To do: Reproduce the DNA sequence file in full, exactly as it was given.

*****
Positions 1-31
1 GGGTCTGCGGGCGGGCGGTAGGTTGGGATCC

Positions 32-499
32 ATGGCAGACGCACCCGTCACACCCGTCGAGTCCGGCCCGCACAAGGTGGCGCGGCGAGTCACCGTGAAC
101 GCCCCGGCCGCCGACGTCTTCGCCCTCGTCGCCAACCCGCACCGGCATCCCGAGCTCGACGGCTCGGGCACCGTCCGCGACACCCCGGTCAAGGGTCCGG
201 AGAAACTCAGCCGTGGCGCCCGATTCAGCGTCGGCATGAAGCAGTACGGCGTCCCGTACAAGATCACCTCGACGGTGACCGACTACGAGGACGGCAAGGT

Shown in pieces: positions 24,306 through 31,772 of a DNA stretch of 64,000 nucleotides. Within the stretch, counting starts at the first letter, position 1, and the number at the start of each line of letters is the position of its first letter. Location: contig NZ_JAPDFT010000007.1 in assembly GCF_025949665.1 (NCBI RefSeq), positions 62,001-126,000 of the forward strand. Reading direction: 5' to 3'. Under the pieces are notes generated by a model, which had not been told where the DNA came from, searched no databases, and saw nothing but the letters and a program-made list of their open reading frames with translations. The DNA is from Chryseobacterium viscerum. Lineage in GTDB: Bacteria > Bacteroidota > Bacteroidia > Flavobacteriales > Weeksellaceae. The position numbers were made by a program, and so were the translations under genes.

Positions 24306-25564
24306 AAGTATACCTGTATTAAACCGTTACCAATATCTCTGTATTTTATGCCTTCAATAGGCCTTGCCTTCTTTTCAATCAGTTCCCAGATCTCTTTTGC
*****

Positions 1-31
1 GGGTCTGCGGGCGGGCGGTAGGTTGGGATCC

Positions 32-499
32 ATGGCAGACGCACCCGTCACACCCGTCGAGTCCGGCCCGCACAAGGTGGCGCGGCGAGTCACCGTGAAC
101 GCCCCGGCCGCCGACGTCTTCGCCCTCGTCGCCAACCCGCACCGGCATCCCGAGCTCGACGGCTCGGGCACCGTCCGCGACACCCCGGTCAAGGGTCCGG
201 AGAAACTCAGCCGTGGCGCCCGATTCAGCGTCGGCATGAAGCAGTACGGCGTCCCGTACAAGATCACCTCGACGGTGACCGACTACGAGGACGGCAAGGT

Shown in pieces: positions 24,306 through 31,772 of a DNA stretch of 64,000 nucleotides. Within the stretch, counting starts at the first letter, position 1, and the number at the start of each line of letters is the position of its first letter. Location: contig NZ_JAPDFT010000007.1 in assembly GCF_025949665.1 (NCBI RefSeq), positions 62,001-126,000 of the forward strand. Reading direction: 5' to 3'. Under the pieces are notes generated by a model, which had not been told where the DNA came from, searched no databases, and saw nothing but the letters and a program-made list of their open reading frames with translations. The DNA is from Chryseobacterium viscerum. Lineage in GTDB: Bacteria > Bacteroidota > Bacteroidia > Flavobacteriales > Weeksellaceae. The position numbers were made by a program, and so were the translations under genes.

Positions 24306-25564
24306 AAGTATACCTGTATTAAACCGTTACCAATATCTCTGTATTTTATGCCTTCAATAGGCCTTGCCTTCTTTTCAATCAGTTCCCAGATCTCTTTTGC